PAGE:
The number of "domestic" homicides in the capital has fallen from 47 in the year up to March 2004 to 23 in the past 11 months. Scotland Yard believes the drop is largely due to a new early-warning system that uses six factors or pointers that help their officers identify would-be "domestic" killers before they commit murder.
The new profile system, based on analyses of 35 domestic murders and around 420 related physical and sexual assaults, has been adopted by several other police forces and is expected to be used nationwide. Under the system, police called to a suspected violent incident involving a confrontation between a couple, or former couple, ask the victim six questions that help identify whether he or she is at risk of further assault or murder (see panel for details). If the victim, who in most cases is a woman, is considered a high risk then the suspected assailant is arrested, or the victim is given protection.
Domestic violence is the largest single cause of homicides, making up around a quarter of killings each year. Wife and girlfriend-beaters are also found to be responsible for many other crimes. The Met estimates that men who commit domestic violence are responsible for 24 per cent of all violent crime and half of offenders commit further crimes outside the home.
Nationally, two women in England and Wales are killed every week by a current or former partner. Every minute, police in the UK receive a domestic-assistance call, yet only 35 per cent of such incidents are reported to police. In London, around 100,000 cases are reported every year.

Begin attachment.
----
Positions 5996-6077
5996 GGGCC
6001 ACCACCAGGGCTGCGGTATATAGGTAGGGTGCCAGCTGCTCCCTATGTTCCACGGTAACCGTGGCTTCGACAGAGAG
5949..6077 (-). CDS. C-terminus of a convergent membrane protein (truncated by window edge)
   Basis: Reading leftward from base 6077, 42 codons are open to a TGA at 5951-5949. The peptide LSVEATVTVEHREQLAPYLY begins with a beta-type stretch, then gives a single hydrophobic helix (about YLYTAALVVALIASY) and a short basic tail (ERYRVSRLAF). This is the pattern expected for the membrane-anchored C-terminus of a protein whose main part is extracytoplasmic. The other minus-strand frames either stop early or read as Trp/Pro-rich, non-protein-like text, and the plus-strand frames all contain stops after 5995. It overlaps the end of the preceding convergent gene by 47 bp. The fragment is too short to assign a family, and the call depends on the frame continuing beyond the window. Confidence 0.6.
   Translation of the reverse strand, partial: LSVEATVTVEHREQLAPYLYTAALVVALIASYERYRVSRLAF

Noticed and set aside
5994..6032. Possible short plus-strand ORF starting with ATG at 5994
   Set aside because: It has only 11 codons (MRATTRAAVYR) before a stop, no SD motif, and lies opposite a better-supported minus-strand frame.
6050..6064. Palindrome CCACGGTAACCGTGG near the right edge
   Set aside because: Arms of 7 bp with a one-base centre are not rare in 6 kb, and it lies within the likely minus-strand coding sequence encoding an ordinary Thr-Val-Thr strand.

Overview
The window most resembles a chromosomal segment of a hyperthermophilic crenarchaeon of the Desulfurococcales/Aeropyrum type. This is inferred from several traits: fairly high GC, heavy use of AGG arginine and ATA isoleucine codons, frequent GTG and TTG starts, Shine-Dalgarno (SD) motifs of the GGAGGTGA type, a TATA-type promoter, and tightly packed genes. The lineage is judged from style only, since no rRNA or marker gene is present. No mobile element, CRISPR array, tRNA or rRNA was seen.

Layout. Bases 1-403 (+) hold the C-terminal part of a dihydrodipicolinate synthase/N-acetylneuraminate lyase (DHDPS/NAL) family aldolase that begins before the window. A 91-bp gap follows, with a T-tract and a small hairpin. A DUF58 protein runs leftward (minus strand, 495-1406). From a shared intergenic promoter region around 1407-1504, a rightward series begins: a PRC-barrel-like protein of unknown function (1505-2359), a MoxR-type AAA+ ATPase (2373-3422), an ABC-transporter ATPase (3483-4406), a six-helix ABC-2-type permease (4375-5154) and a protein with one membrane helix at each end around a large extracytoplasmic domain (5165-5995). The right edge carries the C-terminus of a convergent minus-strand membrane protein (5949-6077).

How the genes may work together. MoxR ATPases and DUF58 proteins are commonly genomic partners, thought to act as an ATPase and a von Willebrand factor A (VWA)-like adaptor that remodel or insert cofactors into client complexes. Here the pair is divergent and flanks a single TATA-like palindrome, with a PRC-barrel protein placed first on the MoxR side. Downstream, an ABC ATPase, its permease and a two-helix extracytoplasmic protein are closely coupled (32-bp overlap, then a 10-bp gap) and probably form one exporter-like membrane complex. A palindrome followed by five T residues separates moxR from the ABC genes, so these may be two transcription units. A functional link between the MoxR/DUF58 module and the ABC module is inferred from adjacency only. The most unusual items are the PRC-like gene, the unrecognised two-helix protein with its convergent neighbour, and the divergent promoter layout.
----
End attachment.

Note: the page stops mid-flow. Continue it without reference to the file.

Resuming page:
As part of the London scheme, the police are planning to set up a secure centre in Croydon, south London, for victims of domestic violence to offer support and take evidence. This is hoped to be the first of a network of "haven" centres for domestic violence.
Sir Ian Blair, the commissioner of the Metropolitan Police, said he expected that the profile system, known as Umbra, would be "rolled out across the country". He added that it was important to prosecute domestic violence offenders whenever possible even in cases where the victim has withdrawn their support and does not want to testify.
w Pregnancy: Violence increases if the victim is pregnant or has recently given birth. Research shows that 30 per cent of domestic violence starts or can intensify with pregnancy
w Stalking: Heightened risk is indicated if the suspect displays obsessive controlling behaviour, such as watching, following and frequent telephoning of partners or former partners
w Sexual assault: If the woman has been attacked sexually then the perpetrator is likely to commit an even more serious offence
w Increase in violence: A rise in the severity or frequency of assault indicates greater risk
w Custody: If the victim is involved in a dispute over contact with a child or is trying to end a relationship, she is more at risk
w Cultural restraint: If the victim is from a culture where contact with society and police is restricted, then any call for help must be given added weight